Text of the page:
Following the first sighting of wild-born wood bison calves near the Yukon River, on this episode of Delta Affairs Weekly, KYUK’s Adrian Wagner speaks with Tom Seaton, a biologist with the Alaska Department of Fish and Game, on the wood bison reintroduction in Western Alaska.
The USACE presenting the Donlin Gold EIS in Nunapitchuk.
The US Army Corps of Engineers has completed a week of back-to-back meetings collecting public comment on the Donlin Gold draft environmental impact statement, or EIS, with a visit to Nunapitchuk.
The Army Corps is the lead federal agency on the document and has contracted the international environmental and engineering firm AECOM to create the draft.
About 25 people from Nunapitchuk, Kasigluk, and Atmautluak attended the gathering on Thursday to testify on the proposed open pit gold mine located about 10 miles north of the village of Crooked Creek and the Kuskokwim River.
The comments at the meeting remained consistent with concerns expressed in other villages throughout the Yukon Kuskokwim region on the project, mainly residents want the economic benefits of jobs without assuming the environmental impacts mining could have on subsistence. Read more →
(left to right) The RAC Chair Lester Wilde, Sr. Vice Chair Greg Roczicka, council members Dorothy Johnson and Robert Aloysius. (Photo by Lakeidra Chavis/ KYUK)
The Yukon-Kuskokwim Delta Federal Subsistence Regional Advisory Council, or the YK Detla RAC, finished its two-day meeting at the Cultural Center in Bethel on Thursday.
The council considered eight proposals, which ranged from harvest limits to redefining unit boundaries.
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The Kuskokwim Subsistence Salmon Panel held its first meeting in Bethel in January. Photo by Ben Matheson / KYUK.
A state Board of Fisheries Panel is meeting in Bethel this week for guidance on the future of the Kuskokwim king salmon subsistence fishery.
The Kuskokwim Subsistence Salmon Panel meets Monday and Tuesday at the Cultural center. They first met in January and sent three board of fish members on the river this summer to better understand the dynamics of the fishery, which has seen unprecedented restrictions in recent years and several years of weak runs. Read more →
The Kuskokwim’s first commercial opening is Monday afternoon. KYUK file photo.
The summer’s first commercial fishing on the Kuskokwim River takes place Monday, August 10th.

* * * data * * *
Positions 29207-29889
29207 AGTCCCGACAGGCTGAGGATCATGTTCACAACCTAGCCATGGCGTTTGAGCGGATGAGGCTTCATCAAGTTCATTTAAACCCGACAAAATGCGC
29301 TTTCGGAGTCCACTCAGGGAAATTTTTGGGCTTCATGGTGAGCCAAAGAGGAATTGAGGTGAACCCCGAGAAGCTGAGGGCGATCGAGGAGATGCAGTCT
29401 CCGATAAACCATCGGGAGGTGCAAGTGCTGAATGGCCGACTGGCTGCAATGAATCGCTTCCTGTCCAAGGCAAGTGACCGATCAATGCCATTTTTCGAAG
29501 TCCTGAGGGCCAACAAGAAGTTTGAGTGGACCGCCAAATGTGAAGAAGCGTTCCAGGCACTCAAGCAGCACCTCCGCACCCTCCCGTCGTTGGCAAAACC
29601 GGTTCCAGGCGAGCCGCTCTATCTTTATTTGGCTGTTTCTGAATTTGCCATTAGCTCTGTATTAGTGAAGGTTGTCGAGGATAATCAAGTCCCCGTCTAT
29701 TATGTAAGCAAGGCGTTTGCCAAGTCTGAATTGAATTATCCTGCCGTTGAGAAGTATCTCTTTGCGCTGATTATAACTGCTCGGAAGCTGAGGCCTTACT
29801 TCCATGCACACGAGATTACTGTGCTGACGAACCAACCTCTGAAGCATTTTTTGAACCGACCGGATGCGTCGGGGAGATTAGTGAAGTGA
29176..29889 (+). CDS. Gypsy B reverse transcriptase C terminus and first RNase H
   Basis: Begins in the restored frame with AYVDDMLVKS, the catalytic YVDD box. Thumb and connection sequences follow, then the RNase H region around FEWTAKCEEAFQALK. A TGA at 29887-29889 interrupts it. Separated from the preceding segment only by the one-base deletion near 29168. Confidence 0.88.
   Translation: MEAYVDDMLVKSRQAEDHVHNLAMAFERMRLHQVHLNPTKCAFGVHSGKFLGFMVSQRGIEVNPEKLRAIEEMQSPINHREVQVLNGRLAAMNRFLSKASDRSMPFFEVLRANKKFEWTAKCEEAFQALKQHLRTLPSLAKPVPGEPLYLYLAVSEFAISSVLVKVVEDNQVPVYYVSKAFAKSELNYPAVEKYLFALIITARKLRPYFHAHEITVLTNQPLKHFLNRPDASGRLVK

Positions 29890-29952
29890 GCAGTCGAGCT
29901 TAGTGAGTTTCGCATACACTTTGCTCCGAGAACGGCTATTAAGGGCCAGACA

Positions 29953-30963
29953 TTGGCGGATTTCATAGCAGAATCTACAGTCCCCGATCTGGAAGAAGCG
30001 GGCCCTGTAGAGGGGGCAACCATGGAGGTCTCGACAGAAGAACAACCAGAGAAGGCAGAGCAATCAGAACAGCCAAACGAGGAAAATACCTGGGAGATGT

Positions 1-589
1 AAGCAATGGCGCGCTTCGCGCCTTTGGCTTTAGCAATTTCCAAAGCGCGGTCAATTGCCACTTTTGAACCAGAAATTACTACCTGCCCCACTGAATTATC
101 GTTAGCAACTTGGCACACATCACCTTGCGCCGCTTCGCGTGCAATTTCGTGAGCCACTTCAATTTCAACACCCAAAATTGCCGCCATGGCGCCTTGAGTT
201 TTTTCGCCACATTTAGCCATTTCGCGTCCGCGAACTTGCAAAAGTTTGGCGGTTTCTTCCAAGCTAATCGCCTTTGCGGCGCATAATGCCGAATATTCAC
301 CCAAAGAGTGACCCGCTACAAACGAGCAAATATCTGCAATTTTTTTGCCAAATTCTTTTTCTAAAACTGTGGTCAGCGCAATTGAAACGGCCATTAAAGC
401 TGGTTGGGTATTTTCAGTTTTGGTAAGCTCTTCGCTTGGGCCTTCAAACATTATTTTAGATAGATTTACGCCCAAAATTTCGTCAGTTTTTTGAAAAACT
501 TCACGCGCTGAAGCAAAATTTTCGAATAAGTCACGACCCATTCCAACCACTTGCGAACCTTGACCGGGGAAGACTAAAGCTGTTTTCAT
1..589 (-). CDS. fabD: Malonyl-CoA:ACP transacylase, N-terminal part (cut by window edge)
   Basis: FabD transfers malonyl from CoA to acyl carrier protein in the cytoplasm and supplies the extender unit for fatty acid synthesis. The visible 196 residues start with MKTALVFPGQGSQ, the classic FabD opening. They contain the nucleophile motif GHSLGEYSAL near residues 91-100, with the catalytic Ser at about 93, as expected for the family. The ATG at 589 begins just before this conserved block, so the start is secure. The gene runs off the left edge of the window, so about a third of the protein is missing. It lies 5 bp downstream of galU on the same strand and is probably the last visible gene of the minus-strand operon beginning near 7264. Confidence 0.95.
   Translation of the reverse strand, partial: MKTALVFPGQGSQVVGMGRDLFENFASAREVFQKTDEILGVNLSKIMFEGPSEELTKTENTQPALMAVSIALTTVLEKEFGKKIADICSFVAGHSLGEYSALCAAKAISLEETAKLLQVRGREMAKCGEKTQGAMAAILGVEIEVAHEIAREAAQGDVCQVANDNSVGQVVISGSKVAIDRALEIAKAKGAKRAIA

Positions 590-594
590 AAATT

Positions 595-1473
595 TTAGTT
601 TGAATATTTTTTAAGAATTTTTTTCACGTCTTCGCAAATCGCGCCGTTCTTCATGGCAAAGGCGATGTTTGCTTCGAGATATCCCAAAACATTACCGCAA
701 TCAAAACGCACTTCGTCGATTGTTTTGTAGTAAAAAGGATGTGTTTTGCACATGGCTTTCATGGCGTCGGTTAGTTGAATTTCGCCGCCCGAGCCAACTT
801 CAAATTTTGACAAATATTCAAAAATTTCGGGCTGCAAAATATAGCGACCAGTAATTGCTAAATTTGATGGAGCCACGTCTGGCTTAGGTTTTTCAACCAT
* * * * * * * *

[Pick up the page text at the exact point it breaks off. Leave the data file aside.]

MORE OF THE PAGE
Managers say that this year’s silver run is below average for this time of year and could be late or weak. But they say there should be enough fish for escapement, subsistence, and a limited commercial harvest. Read more →
Marie Andrew was busy this July at her Napaskiak fish camp. Photo by Ben Matheson / KYUK.
Subsistence fishing is open indefinitely on the Kuskokwim River. But that hasn’t been the norm this summer, as the river underwent two management regimes —state and federal—and strict closures for two species. Lower river fishermen are adjusting to the new reality of Kuskokwim subsistence—where conservative management is now the status quo.
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The Kuskokwim will open indefinitely to 6″ gillnet fishing. Photo by Ben Matheson / KYUK.
As of 9:00 p.m. Wednesday, state fishery managers are opening the Kuskokwim indefinitely for 6-inch gillnet fishing. The opening directly follows scheduled fishing periods Wednesday.
The chum salmon numbers at the Bethel Test Fishery have been among the lowest on record. That kept the lower river on a twice-weekly subsistence fishing schedule to bring more chum to spawning grounds. Managers say there is “mounting evidence” that the Kogrukluk River escapement goal may not be reached. Read more →
Tim Schuerch, President CEO of Maniilaq, Willie Goodwin, Kotzebue Elder’s Council Chairman and John Lincoln, Maniilaq Board of Director’s Chairman cutting the ribbon. Photo by Dr. Ted Mala
The Maniilaq Association, a tribally-operated health and social services organization based in Kotzebue, hosted a ‘soft opening’ for their new traditional foods processing facility Tuesday. Val Kreil is the administrator for the nursing home run by Maniilaq. He says the new facility provides a place for animals killed by local hunters to be donated and processed for elders. The Siglauq is the first facility of its kind in Alaska.
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Chum salmon numbers are well below average. Photo by Shane Iverson / KYUK.
The Kuskokwim River is experiencing a poor chum salmon run, according to state managers, and with it, a restrictive fishing schedule.
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There will be a brief salmon fishing period July 8th. Photo by Shane Iverson / KYUK.
Another subsistence fishing opener takes place Wednesday on the Kuskokwim River. 50 fathom, 6-inch nets are allowed. The timing varies on different parts of the river.
The opening comes as fishermen watch what looks like a very weak chum salmon run. Aaron Poetter is the state management biologist with the Alaska Department of Fish and Game for the Kuskokwim area. Read more →